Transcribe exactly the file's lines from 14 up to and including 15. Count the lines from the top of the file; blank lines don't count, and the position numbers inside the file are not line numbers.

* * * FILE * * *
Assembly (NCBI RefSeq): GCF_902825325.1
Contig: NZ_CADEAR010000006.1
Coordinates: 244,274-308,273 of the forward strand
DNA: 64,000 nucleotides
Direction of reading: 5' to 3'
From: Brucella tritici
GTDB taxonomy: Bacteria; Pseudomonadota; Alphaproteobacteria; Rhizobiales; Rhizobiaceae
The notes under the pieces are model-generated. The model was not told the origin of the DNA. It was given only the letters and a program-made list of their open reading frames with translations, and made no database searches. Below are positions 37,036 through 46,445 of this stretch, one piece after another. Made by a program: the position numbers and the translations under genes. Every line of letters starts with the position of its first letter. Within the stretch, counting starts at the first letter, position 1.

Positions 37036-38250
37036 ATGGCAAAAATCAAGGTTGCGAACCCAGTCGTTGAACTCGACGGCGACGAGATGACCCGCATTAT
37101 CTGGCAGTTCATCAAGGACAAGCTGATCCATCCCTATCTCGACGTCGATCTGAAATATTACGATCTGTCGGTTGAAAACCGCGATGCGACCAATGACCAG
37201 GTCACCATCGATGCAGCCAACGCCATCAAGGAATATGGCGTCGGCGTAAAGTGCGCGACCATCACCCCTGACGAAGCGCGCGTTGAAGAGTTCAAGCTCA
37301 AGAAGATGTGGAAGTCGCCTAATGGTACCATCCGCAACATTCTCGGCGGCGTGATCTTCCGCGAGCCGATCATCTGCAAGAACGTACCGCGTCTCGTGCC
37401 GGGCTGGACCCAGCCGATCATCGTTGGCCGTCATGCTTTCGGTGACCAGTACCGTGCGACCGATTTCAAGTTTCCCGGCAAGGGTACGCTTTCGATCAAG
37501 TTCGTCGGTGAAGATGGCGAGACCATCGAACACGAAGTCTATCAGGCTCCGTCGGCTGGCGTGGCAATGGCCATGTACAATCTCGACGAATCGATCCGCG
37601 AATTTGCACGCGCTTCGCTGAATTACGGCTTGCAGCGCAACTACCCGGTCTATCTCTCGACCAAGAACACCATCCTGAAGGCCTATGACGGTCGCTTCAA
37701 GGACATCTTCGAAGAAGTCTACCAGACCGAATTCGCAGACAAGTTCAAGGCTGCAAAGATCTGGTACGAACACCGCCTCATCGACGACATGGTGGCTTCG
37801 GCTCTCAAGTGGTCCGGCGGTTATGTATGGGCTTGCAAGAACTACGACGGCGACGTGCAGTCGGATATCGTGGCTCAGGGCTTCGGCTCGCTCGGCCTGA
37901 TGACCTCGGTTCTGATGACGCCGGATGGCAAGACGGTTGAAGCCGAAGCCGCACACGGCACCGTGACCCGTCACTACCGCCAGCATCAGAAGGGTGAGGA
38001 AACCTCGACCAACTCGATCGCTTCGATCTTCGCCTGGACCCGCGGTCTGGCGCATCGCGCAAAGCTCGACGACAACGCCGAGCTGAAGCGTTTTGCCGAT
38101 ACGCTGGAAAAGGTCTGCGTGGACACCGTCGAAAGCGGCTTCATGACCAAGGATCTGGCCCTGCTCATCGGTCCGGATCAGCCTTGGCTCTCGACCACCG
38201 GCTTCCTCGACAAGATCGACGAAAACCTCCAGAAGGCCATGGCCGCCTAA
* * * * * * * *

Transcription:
37401 GGGCTGGACCCAGCCGATCATCGTTGGCCGTCATGCTTTCGGTGACCAGTACCGTGCGACCGATTTCAAGTTTCCCGGCAAGGGTACGCTTTCGATCAAG
37501 TTCGTCGGTGAAGATGGCGAGACCATCGAACACGAAGTCTATCAGGCTCCGTCGGCTGGCGTGGCAATGGCCATGTACAATCTCGACGAATCGATCCGCG